Politics Over Reason: The Rejection of Keystone XL
Creating jobs and building a stronger economy—that was the Obama Administration’s rationale last month for expediting an environmental review for the proposed Northeast Corridor high-speed rail between Boston, New York, and Washington.
This project is part of the administration’s effort, announced last year, to streamline environmental reviews of certain projects.
On the other hand, citing the need for more environmental assessment, the Administration rejected a permit to build the Keystone XL pipeline, which would directly link Canada— with the largest oil reserves outside of Saudi Arabia—to the Gulf Coast region, home to about half of U.S. oil refining capacity.
For all the talk about job creation, the Keystone extension would have created more of the “shovel ready” variety in America’s heartland, where the need is most critical. It would have been, by far, a much bigger contributor to the economy than the Northeast Corridor rail.
So why the conflicting decisions? Politics. Mass transit is popular with environmentalists; oil pipelines are not. Nor, especially, is oil from the Alberta’s Athabasca oil sands, misnamed by environmental groups as “dirty oil.” The President’s decision was clearly an election year nod to the environmental lobby, which hailed the move.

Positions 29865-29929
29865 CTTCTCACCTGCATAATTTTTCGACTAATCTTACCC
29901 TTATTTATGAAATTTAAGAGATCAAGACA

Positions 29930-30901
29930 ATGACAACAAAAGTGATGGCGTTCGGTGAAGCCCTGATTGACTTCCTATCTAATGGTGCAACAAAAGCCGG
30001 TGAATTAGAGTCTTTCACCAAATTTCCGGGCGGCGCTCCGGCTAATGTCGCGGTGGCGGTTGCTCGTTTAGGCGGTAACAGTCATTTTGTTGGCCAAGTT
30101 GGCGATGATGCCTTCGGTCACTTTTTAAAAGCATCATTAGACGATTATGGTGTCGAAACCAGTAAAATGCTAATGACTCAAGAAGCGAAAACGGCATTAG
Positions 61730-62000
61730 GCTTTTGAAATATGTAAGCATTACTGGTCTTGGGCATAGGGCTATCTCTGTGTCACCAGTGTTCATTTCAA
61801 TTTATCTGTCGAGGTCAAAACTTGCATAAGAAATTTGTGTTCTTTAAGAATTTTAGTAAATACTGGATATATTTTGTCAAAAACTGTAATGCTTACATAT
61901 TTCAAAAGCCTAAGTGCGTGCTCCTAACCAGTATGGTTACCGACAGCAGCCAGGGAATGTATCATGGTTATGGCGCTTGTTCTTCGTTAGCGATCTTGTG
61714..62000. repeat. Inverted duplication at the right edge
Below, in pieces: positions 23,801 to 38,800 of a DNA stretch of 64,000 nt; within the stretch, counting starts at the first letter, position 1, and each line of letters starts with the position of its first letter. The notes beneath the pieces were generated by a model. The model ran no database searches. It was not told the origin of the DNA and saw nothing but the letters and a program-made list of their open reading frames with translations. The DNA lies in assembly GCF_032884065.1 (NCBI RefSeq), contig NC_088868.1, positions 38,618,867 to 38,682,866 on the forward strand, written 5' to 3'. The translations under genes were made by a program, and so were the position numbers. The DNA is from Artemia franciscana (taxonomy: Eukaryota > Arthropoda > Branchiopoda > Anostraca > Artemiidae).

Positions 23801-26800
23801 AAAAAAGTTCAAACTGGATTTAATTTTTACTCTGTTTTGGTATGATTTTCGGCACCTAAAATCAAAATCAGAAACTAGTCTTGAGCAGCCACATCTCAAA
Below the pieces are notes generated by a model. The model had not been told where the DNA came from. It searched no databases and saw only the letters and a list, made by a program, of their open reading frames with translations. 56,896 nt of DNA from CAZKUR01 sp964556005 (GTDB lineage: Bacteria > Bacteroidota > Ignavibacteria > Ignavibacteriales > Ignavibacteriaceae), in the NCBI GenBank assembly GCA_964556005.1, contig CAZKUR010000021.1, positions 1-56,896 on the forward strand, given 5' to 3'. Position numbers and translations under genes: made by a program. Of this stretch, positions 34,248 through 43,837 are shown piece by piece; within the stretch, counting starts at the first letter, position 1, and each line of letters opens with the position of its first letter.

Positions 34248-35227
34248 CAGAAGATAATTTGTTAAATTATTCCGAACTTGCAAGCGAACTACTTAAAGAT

For now, the press is focused on whether it was a good move politically. Pundits, as always, are debating the obvious: the decision splits Obama’s base between union construction workers and environmentalists; gives the Republicans an economy and jobs issue to run on; and is seemingly contrary to the Obama agenda of ending dependence on Middle East oil.
What has gone largely uncommented on, however, is the actual State Department’s Environmental Impact Statement itself. A careful read shows that it provides the same rationale for the pipeline as the environmental lobby provides for mass transit. Alternatives to the pipeline, such as trucking the oil from Canada to the Gulf, would “result in substantially higher greenhouse gas emissions.” It notes that existing rail transportation routes would include “higher energy use and greenhouse emissions, greater noise impacts, and greater direct and indirect effects on many more communities than the proposed” pipeline.
What this exposes is the double standard of the environmental lobby and the Administration who all too willing to ignore their own standards and objectives when it comes to the oil industry.